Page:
The relationship between Cuba and the United States has taken an interesting turn in recent weeks with President Barack Obama's recent meetings with Raul Castro in hopes of bettering the two nations' relationships.

But Cuba's newfound relationship is the result of an internal transformation by the nation itself; a transformation that is showcased in Bent-Jorgen Perlmutt's "Havana Motor Club."

Emphasizing drag racing, the film takes a small cultural event and extrapolates it to the nation's sociopolitical evolution. We get an introduction about Cuba's history with the sport and Fidel Castro's regime banning it due to its association with the Batista era.

But then we see the perspective of numerous racers who love racing and are looking for ways to overcome the dictatorship's stringent dismissal of the sport. And here is where the film really sets the stage on both micro and macro level.

We see the living conditions of all the major characters, their occupations and how this relates to driving. Piti was diagnosed with cancer and knows that it could come back at any moment. Jote, arguably the most tragic character in the story, tells us of how he feels the need to leave Cuba. Later on, he recounts his numerous failed attempts in detail while also explaining that each attempt was financed by his race car, the "Black Widow." Once he decides to stick around, he looks for a way to get his car back in action and purchases an new engine with all of his savings. What follows is one of the most heart-breaking scenes in the film. And while it is hard to watch, one has to credit Perlmutt and company for not shying away from showing the difficulties and failures experienced by its main characters. This may ultimately be an uplifting film, but it is not without its harsh moments.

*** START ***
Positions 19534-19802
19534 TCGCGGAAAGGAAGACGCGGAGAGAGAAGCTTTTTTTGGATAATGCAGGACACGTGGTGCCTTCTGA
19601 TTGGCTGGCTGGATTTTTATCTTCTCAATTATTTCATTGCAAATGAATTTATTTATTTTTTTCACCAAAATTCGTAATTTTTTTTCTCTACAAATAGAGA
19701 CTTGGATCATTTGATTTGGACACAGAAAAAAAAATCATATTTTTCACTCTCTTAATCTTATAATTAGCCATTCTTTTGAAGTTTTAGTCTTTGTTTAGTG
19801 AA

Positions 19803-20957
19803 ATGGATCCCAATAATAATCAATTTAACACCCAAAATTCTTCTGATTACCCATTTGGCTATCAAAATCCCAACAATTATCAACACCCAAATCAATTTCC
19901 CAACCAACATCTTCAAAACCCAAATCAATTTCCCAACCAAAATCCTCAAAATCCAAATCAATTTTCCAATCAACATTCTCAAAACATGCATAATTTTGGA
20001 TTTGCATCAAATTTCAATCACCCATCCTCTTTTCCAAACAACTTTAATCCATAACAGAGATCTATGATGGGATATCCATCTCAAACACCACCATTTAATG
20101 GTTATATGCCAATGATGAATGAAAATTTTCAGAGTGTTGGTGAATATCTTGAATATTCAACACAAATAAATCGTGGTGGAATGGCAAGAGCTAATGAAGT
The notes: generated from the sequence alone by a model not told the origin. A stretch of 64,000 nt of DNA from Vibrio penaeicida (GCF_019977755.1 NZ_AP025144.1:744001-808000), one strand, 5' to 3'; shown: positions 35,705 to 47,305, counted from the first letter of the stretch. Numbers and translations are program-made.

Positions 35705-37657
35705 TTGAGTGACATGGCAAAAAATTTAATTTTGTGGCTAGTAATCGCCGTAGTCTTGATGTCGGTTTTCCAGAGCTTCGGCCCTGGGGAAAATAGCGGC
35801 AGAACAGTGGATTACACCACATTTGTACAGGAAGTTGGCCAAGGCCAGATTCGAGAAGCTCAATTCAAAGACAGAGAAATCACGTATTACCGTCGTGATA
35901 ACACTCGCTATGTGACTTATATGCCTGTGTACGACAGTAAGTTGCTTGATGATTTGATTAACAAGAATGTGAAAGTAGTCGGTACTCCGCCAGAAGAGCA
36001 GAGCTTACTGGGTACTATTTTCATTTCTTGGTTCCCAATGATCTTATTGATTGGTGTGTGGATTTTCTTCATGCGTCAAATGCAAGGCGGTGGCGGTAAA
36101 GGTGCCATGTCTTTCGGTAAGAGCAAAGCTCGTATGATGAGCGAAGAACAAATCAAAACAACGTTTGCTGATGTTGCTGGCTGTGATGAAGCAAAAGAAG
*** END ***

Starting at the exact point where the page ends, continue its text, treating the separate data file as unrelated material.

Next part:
All the men work on their own cars, often showcasing them not only as savvy mechanics, but also as children who salivate at the newest machinery and get into bouts over which guy has the better toy (or car). There is nothing like watching the men taunt one another on the race track or even watching how they take to extremely subjective perspectives during a tie racing, neither side of the party willing to admit defeat graciously.

And yet, despite the competitive strokes of every man, there is a general sense of community felt throughout. These men might be racing one another, but we actually spend more time watching them work on each others' cars, going to club meetings and having a good time together. It presents a world that while contentious on the racetrack, could not be more united in its desire to succeed together.

As the men get closer to their goal, the story introduces reforms from the Raul Castro regime and also showcase changes coming to Cuba. We see small businesses. We watch the main characters salivate over new cars. And while things are looking up, there are still difficulties to overcome.

The climax of the film is beautifully executed with the tension ramped up in a way that no fiction film could possible top. And the moment of truth is quite impactful as well in its suspense and the awe it inspires. You simply cannot make up what happens at that finish line.

On the surface, "Havana Motor Club" might seem like a movie for niche audiences with an interest in drag racing. But the film is a historic document that allows viewers an opportunity to explore a nation that has maintained itself cut off in many respects from the rest of the world. Through the film, this world is opened up through its people who work every day for dreams and goals that many of us take for granted in our daily lives.